Step One: Less Than 183 Days for Tax Year Under Analysis

The individual must have been present in the U.S. for less than 183 Qualified Days.

Step Two: Tax Home in Foreign Country

The individual maintains, throughout the entire year, a tax home in a sovereign or independently governed foreign country, which includes U.S. possessions and territories. For intra-year moves, this could include two different tax homes. For a standard employed individual not engaged in a Sole Proprietorship or Partnership business activity, the tax home would be the person’s regular place of abode. For a self-employed individual engaged in a business activity, the tax home could include the individual’s principal place of business.

The term “regular place of abode” is defined in the context of Sections 911 and 937 as a total of 330 full days in any 12-month period. This interpretation is not legally binding in this context though as the phrase is undefined in this context.

Step Three: Domicile in Foreign Country

The individual’s facts and circumstances (e.g., permanent owned or rented house/apartment/furnished room, family, personal belongings, social/political/cultural/religious organizations, personal banking, business activities, driver’s license, voting, country of residence listed on documents, and types of official forms filed) must demonstrate a closer connection to a foreign country.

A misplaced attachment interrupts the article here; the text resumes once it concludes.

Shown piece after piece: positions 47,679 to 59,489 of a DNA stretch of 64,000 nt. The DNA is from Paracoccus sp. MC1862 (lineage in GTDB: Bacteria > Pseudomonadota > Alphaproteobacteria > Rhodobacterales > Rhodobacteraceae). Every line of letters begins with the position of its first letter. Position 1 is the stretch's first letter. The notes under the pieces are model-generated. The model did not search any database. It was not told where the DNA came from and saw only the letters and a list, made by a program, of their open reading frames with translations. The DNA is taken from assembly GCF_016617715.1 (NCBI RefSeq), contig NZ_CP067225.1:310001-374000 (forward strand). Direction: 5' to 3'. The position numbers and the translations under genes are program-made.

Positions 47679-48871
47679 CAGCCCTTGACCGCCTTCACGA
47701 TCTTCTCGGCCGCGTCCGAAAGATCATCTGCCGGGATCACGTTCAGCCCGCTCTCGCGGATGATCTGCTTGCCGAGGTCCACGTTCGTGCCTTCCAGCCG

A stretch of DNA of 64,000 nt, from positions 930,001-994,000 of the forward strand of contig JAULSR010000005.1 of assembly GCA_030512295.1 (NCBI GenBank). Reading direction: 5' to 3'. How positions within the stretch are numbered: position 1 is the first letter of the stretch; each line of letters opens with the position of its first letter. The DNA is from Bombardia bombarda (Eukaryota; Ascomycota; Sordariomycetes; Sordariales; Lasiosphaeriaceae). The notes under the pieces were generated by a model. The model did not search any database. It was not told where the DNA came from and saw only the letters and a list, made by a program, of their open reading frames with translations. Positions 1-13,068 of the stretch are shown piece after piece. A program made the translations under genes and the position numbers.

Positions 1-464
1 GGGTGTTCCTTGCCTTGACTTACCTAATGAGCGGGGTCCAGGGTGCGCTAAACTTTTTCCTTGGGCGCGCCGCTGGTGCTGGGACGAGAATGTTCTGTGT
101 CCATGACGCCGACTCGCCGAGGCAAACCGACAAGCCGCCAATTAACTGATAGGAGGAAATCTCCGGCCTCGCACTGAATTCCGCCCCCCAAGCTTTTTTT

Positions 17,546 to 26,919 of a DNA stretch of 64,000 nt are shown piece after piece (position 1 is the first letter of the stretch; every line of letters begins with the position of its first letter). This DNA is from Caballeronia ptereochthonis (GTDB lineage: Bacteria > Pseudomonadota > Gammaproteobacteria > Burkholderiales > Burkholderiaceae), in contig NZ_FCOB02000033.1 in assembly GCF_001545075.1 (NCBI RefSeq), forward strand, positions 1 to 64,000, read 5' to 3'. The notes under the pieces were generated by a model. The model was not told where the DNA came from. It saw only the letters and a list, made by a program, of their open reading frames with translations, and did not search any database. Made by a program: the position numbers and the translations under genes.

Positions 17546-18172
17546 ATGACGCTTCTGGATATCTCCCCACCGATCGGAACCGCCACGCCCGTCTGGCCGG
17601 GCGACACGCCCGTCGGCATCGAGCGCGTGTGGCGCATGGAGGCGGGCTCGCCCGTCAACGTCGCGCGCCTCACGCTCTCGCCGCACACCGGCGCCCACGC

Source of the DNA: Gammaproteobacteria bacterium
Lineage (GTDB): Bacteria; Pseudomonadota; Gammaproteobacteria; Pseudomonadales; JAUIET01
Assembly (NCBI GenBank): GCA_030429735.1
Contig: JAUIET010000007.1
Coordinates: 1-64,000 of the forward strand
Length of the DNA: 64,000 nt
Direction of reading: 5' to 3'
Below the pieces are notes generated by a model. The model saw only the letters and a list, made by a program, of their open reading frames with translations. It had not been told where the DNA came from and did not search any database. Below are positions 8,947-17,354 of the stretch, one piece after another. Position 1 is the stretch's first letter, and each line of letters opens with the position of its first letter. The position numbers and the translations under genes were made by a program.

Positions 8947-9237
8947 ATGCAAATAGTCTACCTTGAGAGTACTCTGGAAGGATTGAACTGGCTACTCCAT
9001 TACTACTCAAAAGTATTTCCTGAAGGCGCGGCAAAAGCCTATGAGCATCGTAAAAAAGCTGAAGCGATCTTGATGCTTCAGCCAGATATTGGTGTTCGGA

Step Four: No U.S. Immigration Documents Pending

The individual cannot have any pending immigration documents (e.g., Naturalization Forms i-130 (Petition for Alien Relative), i-140 (Petition for Prospective Immigrant Employee), i-485 (Application for Status as Permanent Resident), i-508 (Waiver of Immunities), DOL Form ETA-750 (Application for Alien Employment Certification), DOS Form OF-230 (Application for Immigrant Visa and Alien Registration).

Step Five: Filing of IRS Form 8840

And if the individual files IRS Form 8840, which is the official statement form for claiming the Closer Connection Exception, then said individual will not be treated as a U.S. tax resident despite satisfying the Substantial Presence Test.

Navigating the Substantial Presence Test with Castro & Co.

As you can see from this article, the Substantial Presence Test is far from simple. Seeking expert guidance is essential. Castro & Co. is an internationally renowned firm specializing in cross-border tax matters. With our deep expertise and commitment to delivering tailored solutions, we ensure that individuals make informed decisions to optimize their tax situation and comply with U.S. tax regulations.


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Bluebook Citation

The Substantial Presence Test, Int’l Tax Online Law Journal (August 10, 2023) url.

Legal Citations

[1] Treas. Reg. § 301.7701(b)-1(e)(Example 2-3).

[2] See IRC § 7701(a)(9).

[3] See White Mountain Apache Tribe v. Bracker, 448 U.S. 136, 143 (1980).

[4] See 1997 IRS NSAR 5006.

[5] See IRC § 7701(b)(5)(A).

[6] See IRC § 7701(b)(5)(E).

[7] See Treas. Reg. § 301.7701(b)-3(b)(5); IRC § 274(l )(1)(B).

[8] See IRC § 7701(b)(3)(B)(i)-(ii); also see Treas. Reg. § 301.7701(b)-2(a)(1)-(3).